Spalding Pear â€“ A top pick for North Florida
This is a delicious soft eating pear with flavors typical of a European pear. This tree is a heavy bearer of medium, light green rounded fruit that ripen in September. The fruitâ€™s texture holds well and, in addition to fresh eating, can be used for making preserves. This tree is resistant to fire blight, which makes it a great choice for the Southeast. The Spalding is self-fertile and makes a great pollinator for our Hood and Flordahome pears.
Harvest August -September
|Growing Zone||5A, 5B, 6A, 6B, 7A, 7B, 8A, 8B, 9A|
|Grafted||Yes, on callery pear 'prunus calleryana' (We find this to be best for fireblight resistance)|
|Mature Height||20-30 FT|
|Mature Width||12-15 FT|
Planting & Care
Fruitscaping with Pear Trees
When young, pears are tall green columns. As they mature, the weight of the fruit pulls the branches down, making the tree look like a cascading fountain of fruit. Pears have shiny deep green leaves offering summer shade and are covered with white blossoms in the spring. Mix tall pears with smaller fruits such as blueberries, blackberries, figs and pomegranates. We also like them sprinkled through a wilderness area with dogwoods and crabapples.
View Our Full Pear Trees Planting and Growing Guide
Pruning:Â By nature, the Pear Tree is tall and columnar when young. The early crops on the third year weigh down the limbs and thus begin the cycle of fruit bearing years. By weighing down or pegging the branches on the first and second years, you can create a strong, earlier bearing pear tree.
Rootstock:Â Grafted on Calleryana, this rootstock is highly resistant to fireblight. We recommend you avoid all dwarfing rootstocks on pears in the South, as most are very susceptible to fireblight.
Ripening Fruit:Â For absolutely buttery soft pears, pick your fruit early, when the ground color (not blush) is just starting to lighten from green to yellow. Place fruit in a paper bag to finish ripening for a couple of days.
Weâ€™re so sorryâ€¦Â but due to agricultural restrictions we cannot ship any plants outside of the United States, or to the states ofÂ California, Hawaii and Alaska. Also,Â citrus trees cannot be shipped outside of the state of Florida.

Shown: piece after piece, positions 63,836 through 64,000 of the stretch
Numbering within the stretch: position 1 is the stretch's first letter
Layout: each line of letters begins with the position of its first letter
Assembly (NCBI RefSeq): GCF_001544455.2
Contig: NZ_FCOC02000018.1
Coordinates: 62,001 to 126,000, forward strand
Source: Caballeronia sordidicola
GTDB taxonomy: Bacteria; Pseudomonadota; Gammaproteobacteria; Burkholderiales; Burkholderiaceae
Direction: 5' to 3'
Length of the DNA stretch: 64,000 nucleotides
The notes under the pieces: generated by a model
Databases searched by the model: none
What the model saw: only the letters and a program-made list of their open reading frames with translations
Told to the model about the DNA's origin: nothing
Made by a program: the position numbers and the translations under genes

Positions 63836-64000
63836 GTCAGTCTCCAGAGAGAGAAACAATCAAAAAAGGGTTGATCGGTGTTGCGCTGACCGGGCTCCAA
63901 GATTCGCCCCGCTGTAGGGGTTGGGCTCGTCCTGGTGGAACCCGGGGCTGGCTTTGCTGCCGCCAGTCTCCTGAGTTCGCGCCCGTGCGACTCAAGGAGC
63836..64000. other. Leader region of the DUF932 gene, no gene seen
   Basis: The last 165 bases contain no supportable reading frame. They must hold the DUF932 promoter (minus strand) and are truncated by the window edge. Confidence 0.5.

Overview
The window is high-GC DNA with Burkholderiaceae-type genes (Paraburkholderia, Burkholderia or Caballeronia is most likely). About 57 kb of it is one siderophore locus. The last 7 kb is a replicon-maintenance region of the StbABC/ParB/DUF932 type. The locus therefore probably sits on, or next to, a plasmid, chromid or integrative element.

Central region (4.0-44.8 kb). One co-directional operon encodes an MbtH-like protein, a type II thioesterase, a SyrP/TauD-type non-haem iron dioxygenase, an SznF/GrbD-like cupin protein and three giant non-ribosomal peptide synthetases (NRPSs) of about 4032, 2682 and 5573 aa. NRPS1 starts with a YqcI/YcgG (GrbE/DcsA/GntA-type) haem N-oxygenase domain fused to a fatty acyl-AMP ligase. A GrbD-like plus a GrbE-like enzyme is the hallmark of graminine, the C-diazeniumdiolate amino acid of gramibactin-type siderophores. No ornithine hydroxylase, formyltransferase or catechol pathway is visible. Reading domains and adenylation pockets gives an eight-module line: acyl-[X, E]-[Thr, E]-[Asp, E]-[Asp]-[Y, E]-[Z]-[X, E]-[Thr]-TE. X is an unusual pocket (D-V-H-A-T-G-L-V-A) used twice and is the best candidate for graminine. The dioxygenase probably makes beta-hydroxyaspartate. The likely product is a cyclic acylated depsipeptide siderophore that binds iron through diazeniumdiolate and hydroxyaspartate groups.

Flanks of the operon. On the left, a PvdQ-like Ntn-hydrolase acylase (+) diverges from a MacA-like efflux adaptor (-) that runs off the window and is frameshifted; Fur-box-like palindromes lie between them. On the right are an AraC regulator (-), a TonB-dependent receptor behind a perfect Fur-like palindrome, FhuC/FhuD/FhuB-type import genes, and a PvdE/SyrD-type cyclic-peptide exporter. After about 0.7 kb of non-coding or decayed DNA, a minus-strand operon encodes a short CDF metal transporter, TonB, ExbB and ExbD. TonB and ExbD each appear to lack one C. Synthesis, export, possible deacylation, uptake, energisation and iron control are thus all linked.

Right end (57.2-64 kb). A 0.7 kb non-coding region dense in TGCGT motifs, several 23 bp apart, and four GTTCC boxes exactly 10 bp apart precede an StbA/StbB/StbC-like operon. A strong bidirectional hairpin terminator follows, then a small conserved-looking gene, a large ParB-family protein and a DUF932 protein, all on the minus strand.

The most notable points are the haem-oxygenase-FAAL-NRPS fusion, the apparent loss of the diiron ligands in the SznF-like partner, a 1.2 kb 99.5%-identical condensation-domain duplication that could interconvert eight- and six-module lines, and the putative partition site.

Unpacking Your Plants Guide:Â Â Prior to receiving our plants, please click this link to read our Unpacking Your Plants GuideÂ to get to know the steps to keeping your plant healthy after receiving it.
We do NOT ship bare root: Â Our trees are shipped in the same exact containers they are grown in, for the most healthy transition. The plants are watered well before they are packed and wrapped in a shipping bag to ensure they stay moist during transit.Â It’s as if you came and picked them up right from our nursery yourself!
Why do we not offer free shipping? At Just Fruits, we price all of our plants online exactly as we do in the nursery. Therefore, the shipping cost is simply what it costs for us to get your order from the nursery to you. Many competitors may increase the plants’ prices in order to hide shipping costs… we do not do that. We want our customers to see exactly what the plant costs are, separate from what the shipping costs are. That way if you decided to come visit the nursery to pick up your plants instead, you would know how much you save in shipping.
Weather Watching:Â Â We now ship all year round! However, we do watch for extreme weather. If there is extremely cold or hot weather expected around your shipment date and on your path of shipment, we will contact you and notify you that we plan to hold the shipment for the next possible shipping date with better conditions. If you ask us to still ship it, through the conditions, we will not be responsible for any damage caused to the plant & UPS will not refund any claims. We love our plants, and do not want to see them die, so we would rather wait until itâ€™s the right time to ship it, than risk losing a plant in transit.
Our Shipping Process